Someone seems to have missed the point, or points. The name of the heroine of Little Me, ‘Belle Poitrine’ is more or less French for ‘nice tits’ and the basic premise of Patrick Dennis’s 1961 novel was to satirise the rags-to-riches story of a topheavy girl from the wrong side of the tracks who found fame, fortune and a succession of useful suitors through her physical charms rather than her latent talents.

Bearing in mind that by 1961, illegitimate foster child Norma Jeane Mortenson from Brentwood, California had already ditched a childhood sweetheart to marry the leading baseball hero of the day Joe di Maggio, then playwright Arthur Miller – and bewitched top comedian Ben Lyon who helped her become Marilyn Monroe the starlet signed to 20th Century Fox before she ever had an acting lesson – it’s not hard to guess the source of Dennis’s fictional inspiration.

In the stage musical, it’s usual to cast a statuesque belter as the older Belle: Lynda Baron (Nurse Gladys Emmanuel) was particularly uncontained in the Russ Abbott revival at the Prince of Wales in 1984, topping and tailing the show with powerful numbers and interlacing it with a string of comic introductions to the chapters of her autobiography being dictated to ‘Patrick Dennis’ who in real life also wrote Aunty Mame.

In All-Star’s otherwise well-cast and directed production Julie Ross as Older Belle initially looks the part, matching her younger self for hair colour and height and sporting Barbara Cartland eyelashes and some major bling, but fails the chest test: she simply doesn’t have the lung power for the material. When she turns upstage, she’s inaudible over the band, and even facing front you can’t tell what she’s singing from the third row. She’s not bad in some of the comic interchanges with Dennis, but it’s hard to believe director Brendan Matthew couldn’t find a fiftysomething actress with more range and vocal strength. Or a radio mike.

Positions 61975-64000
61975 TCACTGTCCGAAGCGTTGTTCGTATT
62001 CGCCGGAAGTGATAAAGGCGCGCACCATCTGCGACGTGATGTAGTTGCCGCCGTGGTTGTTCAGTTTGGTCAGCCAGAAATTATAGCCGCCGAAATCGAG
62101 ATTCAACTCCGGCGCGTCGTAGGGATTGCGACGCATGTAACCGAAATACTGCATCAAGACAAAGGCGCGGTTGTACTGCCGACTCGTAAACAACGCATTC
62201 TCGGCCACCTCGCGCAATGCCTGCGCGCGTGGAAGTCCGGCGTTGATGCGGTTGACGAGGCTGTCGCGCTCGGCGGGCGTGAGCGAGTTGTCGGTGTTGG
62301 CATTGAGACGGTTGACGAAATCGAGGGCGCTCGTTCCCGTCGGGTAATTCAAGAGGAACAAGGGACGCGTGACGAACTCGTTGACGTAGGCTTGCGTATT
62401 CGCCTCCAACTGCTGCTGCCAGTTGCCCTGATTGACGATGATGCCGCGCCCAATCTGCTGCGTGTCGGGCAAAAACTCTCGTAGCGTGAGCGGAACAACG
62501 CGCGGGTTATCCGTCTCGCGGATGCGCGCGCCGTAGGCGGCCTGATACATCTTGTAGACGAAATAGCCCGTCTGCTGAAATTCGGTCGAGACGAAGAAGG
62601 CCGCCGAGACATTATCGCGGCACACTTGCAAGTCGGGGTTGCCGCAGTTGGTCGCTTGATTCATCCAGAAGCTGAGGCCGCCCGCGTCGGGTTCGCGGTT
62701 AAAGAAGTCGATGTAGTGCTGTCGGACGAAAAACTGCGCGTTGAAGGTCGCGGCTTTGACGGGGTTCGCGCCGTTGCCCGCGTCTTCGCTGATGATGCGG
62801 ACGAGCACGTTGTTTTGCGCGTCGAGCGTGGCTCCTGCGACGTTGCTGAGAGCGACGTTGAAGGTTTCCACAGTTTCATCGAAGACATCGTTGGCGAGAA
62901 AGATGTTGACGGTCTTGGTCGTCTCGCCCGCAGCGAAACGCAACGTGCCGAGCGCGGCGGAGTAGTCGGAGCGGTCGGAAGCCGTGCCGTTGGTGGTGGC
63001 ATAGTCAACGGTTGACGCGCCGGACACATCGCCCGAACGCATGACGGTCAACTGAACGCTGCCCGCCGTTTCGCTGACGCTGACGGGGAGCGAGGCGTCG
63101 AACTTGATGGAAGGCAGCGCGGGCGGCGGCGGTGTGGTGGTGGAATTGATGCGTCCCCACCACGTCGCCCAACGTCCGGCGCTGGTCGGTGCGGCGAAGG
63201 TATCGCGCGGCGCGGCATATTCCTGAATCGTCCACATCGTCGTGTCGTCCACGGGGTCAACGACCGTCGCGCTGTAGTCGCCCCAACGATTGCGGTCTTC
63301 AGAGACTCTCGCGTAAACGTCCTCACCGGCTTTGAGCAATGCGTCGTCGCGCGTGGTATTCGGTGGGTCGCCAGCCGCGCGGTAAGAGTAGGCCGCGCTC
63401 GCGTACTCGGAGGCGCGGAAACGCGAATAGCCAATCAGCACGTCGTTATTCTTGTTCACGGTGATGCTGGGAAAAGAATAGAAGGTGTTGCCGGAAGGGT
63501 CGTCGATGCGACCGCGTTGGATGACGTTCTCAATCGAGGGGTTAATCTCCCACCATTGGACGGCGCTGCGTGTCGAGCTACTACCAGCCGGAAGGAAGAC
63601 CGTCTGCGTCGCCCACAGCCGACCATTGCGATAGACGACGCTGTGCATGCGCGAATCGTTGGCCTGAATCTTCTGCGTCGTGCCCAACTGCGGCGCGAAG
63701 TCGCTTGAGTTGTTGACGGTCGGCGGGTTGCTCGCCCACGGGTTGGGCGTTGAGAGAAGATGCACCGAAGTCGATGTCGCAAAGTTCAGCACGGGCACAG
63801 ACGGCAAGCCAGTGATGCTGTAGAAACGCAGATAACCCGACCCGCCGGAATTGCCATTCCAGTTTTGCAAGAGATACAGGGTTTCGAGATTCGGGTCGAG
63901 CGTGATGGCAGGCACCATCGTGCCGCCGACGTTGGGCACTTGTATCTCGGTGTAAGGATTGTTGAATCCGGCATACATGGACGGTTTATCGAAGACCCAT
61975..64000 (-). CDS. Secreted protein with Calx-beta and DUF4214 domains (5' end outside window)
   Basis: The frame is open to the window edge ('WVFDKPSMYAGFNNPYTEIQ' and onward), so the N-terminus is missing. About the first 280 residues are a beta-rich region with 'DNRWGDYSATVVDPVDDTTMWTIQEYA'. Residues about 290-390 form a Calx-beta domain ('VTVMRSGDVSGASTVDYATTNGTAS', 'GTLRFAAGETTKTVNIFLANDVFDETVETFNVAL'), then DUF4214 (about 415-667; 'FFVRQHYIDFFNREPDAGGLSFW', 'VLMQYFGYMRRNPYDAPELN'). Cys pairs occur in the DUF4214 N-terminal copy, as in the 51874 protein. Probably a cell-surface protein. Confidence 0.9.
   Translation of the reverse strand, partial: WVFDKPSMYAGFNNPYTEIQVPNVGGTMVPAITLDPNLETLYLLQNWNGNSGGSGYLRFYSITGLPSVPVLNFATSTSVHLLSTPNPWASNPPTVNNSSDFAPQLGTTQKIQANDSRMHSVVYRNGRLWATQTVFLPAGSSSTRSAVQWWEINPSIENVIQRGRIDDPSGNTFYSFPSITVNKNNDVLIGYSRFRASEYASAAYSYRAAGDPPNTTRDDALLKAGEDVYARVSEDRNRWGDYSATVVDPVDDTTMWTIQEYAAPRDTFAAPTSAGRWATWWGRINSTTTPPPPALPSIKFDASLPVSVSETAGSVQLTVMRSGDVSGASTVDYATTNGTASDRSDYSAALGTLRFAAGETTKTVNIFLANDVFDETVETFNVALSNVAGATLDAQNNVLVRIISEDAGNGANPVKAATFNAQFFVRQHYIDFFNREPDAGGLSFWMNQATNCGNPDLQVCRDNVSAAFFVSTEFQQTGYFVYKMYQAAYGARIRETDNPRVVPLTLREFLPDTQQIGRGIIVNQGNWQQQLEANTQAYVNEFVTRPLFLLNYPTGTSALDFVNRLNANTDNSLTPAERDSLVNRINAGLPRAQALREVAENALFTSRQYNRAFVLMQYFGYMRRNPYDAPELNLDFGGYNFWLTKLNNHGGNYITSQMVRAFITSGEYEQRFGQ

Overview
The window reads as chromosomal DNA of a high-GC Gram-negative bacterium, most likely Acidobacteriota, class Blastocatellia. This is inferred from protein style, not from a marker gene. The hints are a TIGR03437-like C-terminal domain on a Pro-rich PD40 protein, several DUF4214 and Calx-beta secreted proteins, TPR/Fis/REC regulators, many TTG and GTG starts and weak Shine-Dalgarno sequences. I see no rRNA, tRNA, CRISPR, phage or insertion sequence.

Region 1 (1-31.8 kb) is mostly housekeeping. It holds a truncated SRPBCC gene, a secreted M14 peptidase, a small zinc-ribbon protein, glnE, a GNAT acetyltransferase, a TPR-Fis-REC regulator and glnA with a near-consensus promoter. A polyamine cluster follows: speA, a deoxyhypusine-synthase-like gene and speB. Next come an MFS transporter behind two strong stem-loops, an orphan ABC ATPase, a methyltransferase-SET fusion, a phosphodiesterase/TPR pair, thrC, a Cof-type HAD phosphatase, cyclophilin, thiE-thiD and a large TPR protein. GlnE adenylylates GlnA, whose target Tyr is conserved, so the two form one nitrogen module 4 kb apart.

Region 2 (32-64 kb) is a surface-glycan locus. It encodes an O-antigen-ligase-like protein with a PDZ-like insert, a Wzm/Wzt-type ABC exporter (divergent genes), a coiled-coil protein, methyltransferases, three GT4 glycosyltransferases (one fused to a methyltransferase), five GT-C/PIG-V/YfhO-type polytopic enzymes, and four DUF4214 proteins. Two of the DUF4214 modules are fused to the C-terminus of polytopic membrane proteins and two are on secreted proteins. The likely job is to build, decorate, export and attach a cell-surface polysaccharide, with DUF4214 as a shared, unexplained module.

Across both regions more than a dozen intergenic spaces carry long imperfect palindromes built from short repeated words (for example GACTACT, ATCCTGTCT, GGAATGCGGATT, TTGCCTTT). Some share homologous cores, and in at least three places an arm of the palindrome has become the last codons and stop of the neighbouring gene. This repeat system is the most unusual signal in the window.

As Young Belle, Emma Odell is hugely likeable, tuneful, drives her scenes with great energy and wisecracks her way through the still-mostly-sharp Neil Simon script, but it’s not the breathtaking performance of, say, Kendra Macmillan in All-Star’s first-rate One Touch of Venus.

So it’s left to the men to make the best of this piece, although there’s a running gag that some male roles are taken by women as though they’d just grabbed a hat and a moustache to come onstage in some haste. But there are nice turns from Richard Dawes in a professional debut as Belle’s first love George, and Ben Oliver has a touch of class as Patrick Dennis.

But the evening, the show and any success this production may have belong to Daniel Cane who plays all seven of Belle’s suitors.

When I saw Russ Abbott in this same role, it was funny but it was obvious the comedian was playing to his sketch show strengths. Cane’s is a cleverer more nuanced reading: each time he appears as a different character, there’s such sudden credibility you have to check your programme to be sure it’s him: his octogenarian Mr Pinchley for example has real pathos and subtlety, and when he sings down to a whisper, it’s both gentle and genuine. For his combination of instinctive comic timing with layered, thoughtful characterization, he reminded me of a young David Hyde Pierce.

The Cy Coleman score isn’t a patch on his On The Twentieth Century or even Barnum, and the only takeaway song is ‘Real Live Girl’ which Musical Director Aaron Clingham has freshened with new orchestrations but the musical staging doesn’t really take off until the hoedown chorus of ‘Deep Down Inside’.

Press night was only the second public performance so hopefully the under-rehearsed band, the sound balance, the clumsy and noisy scene changes, and the unevenness of the ensemble acting will improve through the run. One thing that does need addressing urgently is the ventilation in the auditorium: even on a comparatively cool evening, by the end of the 1 hour 25 minute first half it was like a Bikram Yoga studio. If you can’t have air-conditioning, please buy a couple of silent ceiling fans and at least move the air around.

Remote GoatOriginally published on